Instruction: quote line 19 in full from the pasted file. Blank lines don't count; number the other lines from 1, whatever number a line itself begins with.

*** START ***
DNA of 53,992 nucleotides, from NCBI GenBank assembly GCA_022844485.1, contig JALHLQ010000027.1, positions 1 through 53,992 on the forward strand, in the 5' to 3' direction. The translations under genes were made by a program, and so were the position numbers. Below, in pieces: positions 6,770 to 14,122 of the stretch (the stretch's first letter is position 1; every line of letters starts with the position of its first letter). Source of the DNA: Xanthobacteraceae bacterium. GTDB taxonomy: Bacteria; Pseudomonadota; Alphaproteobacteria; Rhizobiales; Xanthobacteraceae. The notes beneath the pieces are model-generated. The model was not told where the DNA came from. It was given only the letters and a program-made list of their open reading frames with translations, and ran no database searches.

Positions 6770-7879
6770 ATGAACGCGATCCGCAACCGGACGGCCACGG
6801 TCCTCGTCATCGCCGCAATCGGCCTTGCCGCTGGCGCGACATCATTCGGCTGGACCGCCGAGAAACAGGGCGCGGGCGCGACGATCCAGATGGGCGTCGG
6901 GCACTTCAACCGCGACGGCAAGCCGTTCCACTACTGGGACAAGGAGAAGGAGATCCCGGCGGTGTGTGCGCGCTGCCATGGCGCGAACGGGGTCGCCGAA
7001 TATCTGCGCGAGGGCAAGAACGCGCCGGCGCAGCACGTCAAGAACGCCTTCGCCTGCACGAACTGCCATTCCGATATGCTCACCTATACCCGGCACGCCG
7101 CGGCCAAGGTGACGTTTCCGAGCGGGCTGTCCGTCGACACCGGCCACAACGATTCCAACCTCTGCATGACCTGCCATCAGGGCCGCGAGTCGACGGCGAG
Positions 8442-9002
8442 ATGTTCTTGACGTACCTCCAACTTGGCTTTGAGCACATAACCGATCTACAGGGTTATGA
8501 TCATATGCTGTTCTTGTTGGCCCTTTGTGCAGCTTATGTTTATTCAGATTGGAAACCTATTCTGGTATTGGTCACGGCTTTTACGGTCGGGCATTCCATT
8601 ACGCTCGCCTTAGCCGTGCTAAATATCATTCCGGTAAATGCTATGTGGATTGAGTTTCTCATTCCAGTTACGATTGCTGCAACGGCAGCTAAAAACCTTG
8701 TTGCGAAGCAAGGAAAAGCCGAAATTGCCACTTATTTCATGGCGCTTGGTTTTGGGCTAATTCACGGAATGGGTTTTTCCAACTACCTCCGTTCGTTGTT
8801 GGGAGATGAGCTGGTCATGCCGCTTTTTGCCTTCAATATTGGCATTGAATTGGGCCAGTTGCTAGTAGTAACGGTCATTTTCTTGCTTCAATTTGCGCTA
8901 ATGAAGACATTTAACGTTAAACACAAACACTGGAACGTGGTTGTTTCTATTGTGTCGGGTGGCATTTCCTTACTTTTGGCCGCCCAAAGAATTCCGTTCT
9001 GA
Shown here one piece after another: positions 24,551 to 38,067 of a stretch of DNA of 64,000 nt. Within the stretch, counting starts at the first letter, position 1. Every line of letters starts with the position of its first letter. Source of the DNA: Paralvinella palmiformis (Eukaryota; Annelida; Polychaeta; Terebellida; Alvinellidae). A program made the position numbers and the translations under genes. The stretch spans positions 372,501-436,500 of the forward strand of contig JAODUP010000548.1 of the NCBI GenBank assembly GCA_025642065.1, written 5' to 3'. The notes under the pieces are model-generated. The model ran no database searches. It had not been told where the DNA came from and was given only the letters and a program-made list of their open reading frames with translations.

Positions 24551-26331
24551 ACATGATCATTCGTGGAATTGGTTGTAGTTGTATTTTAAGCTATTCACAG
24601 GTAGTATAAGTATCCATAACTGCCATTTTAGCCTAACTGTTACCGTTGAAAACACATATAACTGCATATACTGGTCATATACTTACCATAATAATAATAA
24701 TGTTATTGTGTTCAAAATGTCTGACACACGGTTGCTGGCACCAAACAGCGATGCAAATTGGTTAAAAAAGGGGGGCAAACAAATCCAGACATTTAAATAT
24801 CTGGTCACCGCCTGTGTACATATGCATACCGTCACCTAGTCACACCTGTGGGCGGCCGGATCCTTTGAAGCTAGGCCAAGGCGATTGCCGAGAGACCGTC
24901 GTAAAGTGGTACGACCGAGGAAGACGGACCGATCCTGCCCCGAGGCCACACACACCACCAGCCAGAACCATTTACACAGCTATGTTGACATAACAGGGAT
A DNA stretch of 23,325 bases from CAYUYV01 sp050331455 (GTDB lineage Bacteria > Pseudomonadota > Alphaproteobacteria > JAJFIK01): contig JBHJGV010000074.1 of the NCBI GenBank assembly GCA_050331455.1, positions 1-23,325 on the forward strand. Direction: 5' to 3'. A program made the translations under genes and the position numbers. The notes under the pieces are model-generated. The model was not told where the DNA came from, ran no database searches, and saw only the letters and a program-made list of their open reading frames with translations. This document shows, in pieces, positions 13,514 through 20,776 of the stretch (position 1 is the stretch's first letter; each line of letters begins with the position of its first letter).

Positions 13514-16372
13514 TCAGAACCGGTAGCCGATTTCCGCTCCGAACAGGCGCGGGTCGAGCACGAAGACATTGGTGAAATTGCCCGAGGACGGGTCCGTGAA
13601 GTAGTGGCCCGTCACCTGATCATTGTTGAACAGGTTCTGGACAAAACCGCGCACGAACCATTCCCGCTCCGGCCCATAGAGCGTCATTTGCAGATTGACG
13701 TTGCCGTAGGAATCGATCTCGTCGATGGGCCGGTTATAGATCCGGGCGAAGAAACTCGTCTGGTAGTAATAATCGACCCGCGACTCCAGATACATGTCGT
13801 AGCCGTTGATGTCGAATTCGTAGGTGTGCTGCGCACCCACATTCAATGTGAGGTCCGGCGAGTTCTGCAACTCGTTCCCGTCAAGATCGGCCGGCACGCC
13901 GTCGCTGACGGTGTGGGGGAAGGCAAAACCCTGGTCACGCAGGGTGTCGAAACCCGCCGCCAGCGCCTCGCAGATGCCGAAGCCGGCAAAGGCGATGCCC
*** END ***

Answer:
24601 GTAGTATAAGTATCCATAACTGCCATTTTAGCCTAACTGTTACCGTTGAAAACACATATAACTGCATATACTGGTCATATACTTACCATAATAATAATAA